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Time Modulated Arrays: From their Origin to Their Utilization in Wireless Communication Systems

ABSTRACT

Time-modulated arrays (TMAs) are electromagnetic systems whose radiated power pattern is controlled by the application of variable-width periodical pulses to the individual elements. The nonlinear nature of the array operation causes the appearance of radiation patterns at the harmonic frequencies of such periodic pulses. The technique can be used for improving the side-lobe level (SLL) topology of the radiation pattern at the central frequency and/or to profitably exploit the harmonic patterns in order to supply smart antenna capabilities.

Among the latter features, the TMA harmonic beamforming takes on special importance due to its attractive trade-off performance-hardware complexity. From this perspective, TMAs are sensors capable of transforming the spatial diversity of a communication channel into frequency diversity, thus improving the performance of a wireless communication. In addition to a walk through the origins of the concept, and a brief analysis of the mathematical fundamentals, this paper organizes the prolific state of the art of TMAs in two major thematic blocks: (1) TMA design from an antenna perspective; and (2) TMA design from a signal processing perspective.

STATE OF THE ART

Figure 2. Transmitter block diagram considering a linearly modulated digital signal radiated through a time-modulated array (TMA) exploiting its fundamental pattern

Figure 2. Transmitter block diagram considering a linearly modulated digital signal radiated through a time-modulated array (TMA) exploiting its fundamental pattern

The main reason for this choice is that these signals exhibit the simplest schemes to be considered in any analysis pertaining to digital signal transmission systems. On the other hand, a TMA by itself imposes a nonlinear transformation—derived from the application of periodic pulses to the antenna excitations, as mentioned above—and, therefore, linear modulations avoid the introduction of additional non-linearities in the communication system. The block diagram in Figure 2 illustrates the continuous-time version of the system under study, in which a linearly modulated digital signal s(t) is first generated by means of an in-phase and quadrature modulator at carrier fc, and, next, s(t) is radiated through a TMA that exploits its fundamental pattern assuming a fast decay of the harmonics.

Figure 3. Receiver block diagram based on a linear digital modulation scheme incorporating a TMA

Figure 3. Receiver block diagram based on a linear digital modulation scheme incorporating a TMA

In such a work, the TMA exclusively exploits its fundamental pattern (a pencil beam pattern in this case). The block diagram of the corresponding digital communication system under study is shown in Figure 3. Such a study characterized, for the first time and from a theoretical point of view, the bit error rate (BER) of a linearly modulated digital communication system with a TMA at the receiver for the simplest case of an AWGN channel model.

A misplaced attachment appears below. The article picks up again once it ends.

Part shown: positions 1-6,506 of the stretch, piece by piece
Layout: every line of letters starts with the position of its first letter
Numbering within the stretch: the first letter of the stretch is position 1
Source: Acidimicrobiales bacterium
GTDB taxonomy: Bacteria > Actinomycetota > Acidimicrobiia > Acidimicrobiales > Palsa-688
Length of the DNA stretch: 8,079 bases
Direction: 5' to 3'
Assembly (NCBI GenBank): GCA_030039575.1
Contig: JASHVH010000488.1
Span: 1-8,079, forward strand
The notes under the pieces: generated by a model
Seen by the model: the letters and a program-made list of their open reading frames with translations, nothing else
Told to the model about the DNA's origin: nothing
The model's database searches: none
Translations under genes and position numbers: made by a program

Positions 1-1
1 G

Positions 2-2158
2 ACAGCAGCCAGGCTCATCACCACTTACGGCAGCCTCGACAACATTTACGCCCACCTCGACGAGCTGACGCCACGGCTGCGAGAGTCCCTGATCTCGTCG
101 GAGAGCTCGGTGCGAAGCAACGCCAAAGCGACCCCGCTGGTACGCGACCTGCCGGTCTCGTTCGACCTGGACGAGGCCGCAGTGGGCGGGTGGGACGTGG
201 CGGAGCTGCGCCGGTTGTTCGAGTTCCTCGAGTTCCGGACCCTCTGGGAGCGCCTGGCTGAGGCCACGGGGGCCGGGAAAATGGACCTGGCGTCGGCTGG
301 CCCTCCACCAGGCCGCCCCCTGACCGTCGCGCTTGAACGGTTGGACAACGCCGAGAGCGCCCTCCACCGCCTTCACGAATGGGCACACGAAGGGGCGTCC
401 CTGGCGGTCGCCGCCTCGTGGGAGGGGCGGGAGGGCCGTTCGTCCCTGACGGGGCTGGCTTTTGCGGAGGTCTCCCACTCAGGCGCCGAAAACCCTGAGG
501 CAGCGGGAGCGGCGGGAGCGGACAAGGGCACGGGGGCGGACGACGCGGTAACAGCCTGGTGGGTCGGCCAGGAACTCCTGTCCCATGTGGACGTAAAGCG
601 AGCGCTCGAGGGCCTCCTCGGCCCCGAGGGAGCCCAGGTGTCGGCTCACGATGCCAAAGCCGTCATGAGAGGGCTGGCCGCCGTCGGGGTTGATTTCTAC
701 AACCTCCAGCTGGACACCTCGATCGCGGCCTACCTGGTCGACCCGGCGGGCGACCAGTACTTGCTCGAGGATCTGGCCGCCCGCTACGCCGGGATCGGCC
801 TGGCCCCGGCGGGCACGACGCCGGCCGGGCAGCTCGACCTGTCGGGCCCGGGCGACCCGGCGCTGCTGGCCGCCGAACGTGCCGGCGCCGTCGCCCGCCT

CHALLENGES AND FUTURE RESEARCH LINES

The interplay between TMA and digital communications still faces a number of challenges. Among them, we highlight the following ones:
• The exploitation of TMA at transmission. Up to now, the applications of TMA in the area of digital communications mainly focus on receiving TMA. Hence, the performance of transmitting TMA from a signal processing outlook, and in different scenarios, is still an unexplored research field. We propose two areas which certainly deserve further exploration: (1) the performance analysis of transmitting TMA in multiuser scenarios; and (2) the feasibility of diversity transmission techniques with TMA.
• Performance with broadband signals. The TMA state of the art exclusively focuses on narrowband signals. However, communications nowadays must unavoidably deal with broadband signals. The higher the bandwidth, the higher the switching frequency in the TMA, the wider the bandwidth at the RF stage, and the higher the sampling rate at the ADC. On the other hand, an analysis of TMA behavior under frequency-selective fading still remains to be done.

CONCLUSIONS

The state of the art of TMA is organized in this work from two perspectives depending on the antenna synthesis criteria: (1) designs from an antenna perspective (exclusively) or (2) designs from a signal processing perspective. Most of the research works about TMA belong to the first group and are characterized by studying the TMA in an isolated manner, or, in other words, exclusively under the antenna designer point of view.

The second group consists of those investigations that consider, in addition, the interaction between the TMA technique and the nature of the signals sent or received by such an antenna, i.e., those works with a strong component of array signal processing and, therefore, constituting the hybrid discipline antennas-signal processing. The most recent works belong to the latter group and definitely are marking the future lines of investigation in this promising topic.

Source: University of A Coruna
Authors: Roberto Maneiro-Catoira | Julio Bregains | Jose A. García-Naya | Luis Castedo

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